Lesson 27 – Matthew 7 & 8 Christian history, the many miraculous things Yeshua did definitively add up to the conclusion that He was the Messiah that Israel had hoped for; but not the one they expected.

In verse 5 Yeshua finally arrives home in Capernaum. There He is confronted with a worried Roman soldier; a Centurion. On its face this is kind of a peculiar story because we have a Roman army officer (no doubt a gentile) approaching a Jew, hat in hand, and asking for his help. It is interesting that we find a few stories in the New Testament involving Centurions and it can be generally said that they are upright men of honor and have respect among the Jewish community. It seems that this Roman soldier has noticed the authentically miraculous healings of Yeshua and so trusts Him. He doesn’t seem to confess any belief in the God of Israel, nor does he mention anything resembling a religious faith in Christ. However clearly the Centurion is both desperate and sold on Jesus’s power to heal….. regardless of how He manages to do it. So the Roman explains that his orderly is paralyzed and in suffering. More likely this is not an orderly but rather a house slave. Yeshua offers to go to the Roman’s home and to heal the servant (we don’t know whether the house slave is a Jew or gentile).

Most Bible versions say that the Centurion begins to address Yeshua by calling Him “Lord”. The CJB says “sir”. The Greek word being translated is kurios and it is the equivalent of the Hebrew adon or adonai . It is a word of respect. It can be translated as sir, Mr., master, and yes, lord. But little “L” lord. However over the centuries because the word can be translated to “lord”, then it is assumed that the Roman meant it in a religious way because it is so common for Christians to refer to Jesus as “The Lord”. This is not what the Roman army officer was implying. Saying “lord” was neither an indication that he had converted to the Hebrew religion nor that He was declaring a religious allegiance to Yeshua. He was simply being respectful and courteous, especially because he understood that Yeshua was a miracle healer and He was the best hope for saving the life of the servant.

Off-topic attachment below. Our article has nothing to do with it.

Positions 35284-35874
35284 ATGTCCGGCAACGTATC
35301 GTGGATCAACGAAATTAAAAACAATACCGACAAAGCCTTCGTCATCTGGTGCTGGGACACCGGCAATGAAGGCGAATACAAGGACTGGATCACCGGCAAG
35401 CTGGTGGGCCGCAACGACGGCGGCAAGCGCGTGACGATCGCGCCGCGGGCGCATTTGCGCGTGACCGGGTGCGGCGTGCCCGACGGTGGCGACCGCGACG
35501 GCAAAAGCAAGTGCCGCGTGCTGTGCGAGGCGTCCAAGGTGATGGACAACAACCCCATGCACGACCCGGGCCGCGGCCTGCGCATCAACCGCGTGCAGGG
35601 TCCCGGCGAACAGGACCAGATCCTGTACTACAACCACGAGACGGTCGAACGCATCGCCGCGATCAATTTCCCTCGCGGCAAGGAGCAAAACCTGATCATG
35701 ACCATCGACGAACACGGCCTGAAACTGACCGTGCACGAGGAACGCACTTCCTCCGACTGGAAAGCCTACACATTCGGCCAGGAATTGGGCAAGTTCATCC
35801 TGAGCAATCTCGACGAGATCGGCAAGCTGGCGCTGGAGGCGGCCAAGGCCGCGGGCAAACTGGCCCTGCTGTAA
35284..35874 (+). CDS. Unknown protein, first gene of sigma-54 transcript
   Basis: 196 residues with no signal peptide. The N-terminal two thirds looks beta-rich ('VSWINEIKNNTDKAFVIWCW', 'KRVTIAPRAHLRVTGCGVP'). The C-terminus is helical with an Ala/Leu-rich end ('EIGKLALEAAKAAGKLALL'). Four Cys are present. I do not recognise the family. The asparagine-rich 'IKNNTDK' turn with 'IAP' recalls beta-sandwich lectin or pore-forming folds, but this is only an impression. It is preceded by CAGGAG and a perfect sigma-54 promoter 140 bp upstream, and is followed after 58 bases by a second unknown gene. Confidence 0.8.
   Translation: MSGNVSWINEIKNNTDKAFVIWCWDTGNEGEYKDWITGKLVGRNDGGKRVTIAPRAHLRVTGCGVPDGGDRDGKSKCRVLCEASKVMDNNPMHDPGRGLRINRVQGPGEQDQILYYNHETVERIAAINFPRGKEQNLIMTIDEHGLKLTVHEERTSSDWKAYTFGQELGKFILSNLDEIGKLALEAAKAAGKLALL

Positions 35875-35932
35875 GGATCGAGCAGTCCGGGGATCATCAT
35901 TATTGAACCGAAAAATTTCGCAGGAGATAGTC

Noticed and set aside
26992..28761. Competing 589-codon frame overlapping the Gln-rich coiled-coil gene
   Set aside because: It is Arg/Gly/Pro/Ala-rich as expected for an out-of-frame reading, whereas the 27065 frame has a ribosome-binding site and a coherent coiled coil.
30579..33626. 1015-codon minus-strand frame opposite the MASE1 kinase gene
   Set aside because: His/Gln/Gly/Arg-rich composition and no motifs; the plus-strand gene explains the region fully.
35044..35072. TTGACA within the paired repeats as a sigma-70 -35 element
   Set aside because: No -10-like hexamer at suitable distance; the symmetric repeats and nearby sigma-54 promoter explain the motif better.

The soldier declines Yeshua’s offer to go to the officer’s home in order to heal the young man. The officer was of course aware that it was Jewish Tradition that gentiles were automatically considered unclean, and therefore so were their homes. The belief was that a Jew entering the house of a gentile would be rendered ritually impure and thus have to go through the hassle of a period of time of isolation and purification, then an immersion. Out of an abundance of

Lesson 27 – Matthew 7 & 8 politeness, rather than ask Yeshua to go against His culture and religious Traditions, the soldier says that it is not necessary for Him to actually be present with the house slave to heal him; all that has to be done is for Yeshua to order it and it will occur. And he thinks this is so because as a soldier, he is a man under the authority of one over him, and so whatever he is ordered to do it is dutifully carried out. And further, since he has 100 men under him, he is confident that if he issues an order, it will be carried out whether he is present or not. For all the wrong reasons, the Centurion was actually on the right track.

Yeshua is astonished and says that He has not known anyone in Israel with as much trust as this gentile; a soldier who actually represents oppression to most Jews. Bible translations will more often than not say faith instead of trust. Regardless, let’s not get carried away. This is NOT a religious trust or faith that the Centurion holds in Jesus. However Yeshua’s response about the lesser trust present among the Israelites is meant in a religious context. The Centurion holds a kind of deep, confident, unequivocal conviction that this Jewish Holy Man can heal his very ill house slave, and Yeshua sees it as an excellent model for the kind of deep, confident, unequivocal trust that His followers ought to have in the God of Israel and His Son. What we have found so far is that even as concerns His 12 Disciples, whatever trust they have in their Master amounts to “seeing is believing”. So the kind of trust that is based on an invisible promise and the uttering of a word (instead of visible proof or a sign) is what Yeshua wants to see from His followers. The sad reality is that Israel, those who were elected by God to be the natural inheritors of His Kingdom, have not lived up to their calling. Ironically, this gentile Roman soldier (an enemy) better expresses what a healthy faith looks like than does Israel.